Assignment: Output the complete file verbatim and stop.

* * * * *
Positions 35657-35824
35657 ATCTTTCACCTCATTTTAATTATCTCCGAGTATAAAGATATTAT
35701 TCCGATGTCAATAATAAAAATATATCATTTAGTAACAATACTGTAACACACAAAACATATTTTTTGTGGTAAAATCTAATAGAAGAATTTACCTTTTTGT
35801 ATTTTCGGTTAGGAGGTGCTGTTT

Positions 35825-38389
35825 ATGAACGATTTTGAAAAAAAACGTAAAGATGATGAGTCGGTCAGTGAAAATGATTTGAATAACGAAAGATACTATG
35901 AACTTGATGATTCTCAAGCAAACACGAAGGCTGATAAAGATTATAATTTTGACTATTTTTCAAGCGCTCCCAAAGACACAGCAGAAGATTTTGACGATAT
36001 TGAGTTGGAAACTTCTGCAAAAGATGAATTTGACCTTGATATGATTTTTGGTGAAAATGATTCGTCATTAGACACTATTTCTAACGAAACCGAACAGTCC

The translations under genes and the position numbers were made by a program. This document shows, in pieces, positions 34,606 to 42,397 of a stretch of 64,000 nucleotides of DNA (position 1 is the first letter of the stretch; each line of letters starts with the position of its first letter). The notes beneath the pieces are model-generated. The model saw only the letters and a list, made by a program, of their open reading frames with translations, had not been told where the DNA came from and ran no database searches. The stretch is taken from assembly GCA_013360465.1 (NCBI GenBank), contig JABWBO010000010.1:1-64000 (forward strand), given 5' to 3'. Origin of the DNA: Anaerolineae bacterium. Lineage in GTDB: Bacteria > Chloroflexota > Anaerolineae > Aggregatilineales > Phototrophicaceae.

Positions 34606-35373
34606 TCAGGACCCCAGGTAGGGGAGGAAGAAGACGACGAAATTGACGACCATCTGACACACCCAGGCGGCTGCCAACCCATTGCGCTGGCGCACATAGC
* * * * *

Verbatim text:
Positions 35657-35824
35657 ATCTTTCACCTCATTTTAATTATCTCCGAGTATAAAGATATTAT
35701 TCCGATGTCAATAATAAAAATATATCATTTAGTAACAATACTGTAACACACAAAACATATTTTTTGTGGTAAAATCTAATAGAAGAATTTACCTTTTTGT
35801 ATTTTCGGTTAGGAGGTGCTGTTT

Positions 35825-38389
35825 ATGAACGATTTTGAAAAAAAACGTAAAGATGATGAGTCGGTCAGTGAAAATGATTTGAATAACGAAAGATACTATG
35901 AACTTGATGATTCTCAAGCAAACACGAAGGCTGATAAAGATTATAATTTTGACTATTTTTCAAGCGCTCCCAAAGACACAGCAGAAGATTTTGACGATAT
36001 TGAGTTGGAAACTTCTGCAAAAGATGAATTTGACCTTGATATGATTTTTGGTGAAAATGATTCGTCATTAGACACTATTTCTAACGAAACCGAACAGTCC

The translations under genes and the position numbers were made by a program. This document shows, in pieces, positions 34,606 to 42,397 of a stretch of 64,000 nucleotides of DNA (position 1 is the first letter of the stretch; each line of letters starts with the position of its first letter). The notes beneath the pieces are model-generated. The model saw only the letters and a list, made by a program, of their open reading frames with translations, had not been told where the DNA came from and ran no database searches. The stretch is taken from assembly GCA_013360465.1 (NCBI GenBank), contig JABWBO010000010.1:1-64000 (forward strand), given 5' to 3'. Origin of the DNA: Anaerolineae bacterium. Lineage in GTDB: Bacteria > Chloroflexota > Anaerolineae > Aggregatilineales > Phototrophicaceae.

Positions 34606-35373
34606 TCAGGACCCCAGGTAGGGGAGGAAGAAGACGACGAAATTGACGACCATCTGACACACCCAGGCGGCTGCCAACCCATTGCGCTGGCGCACATAGC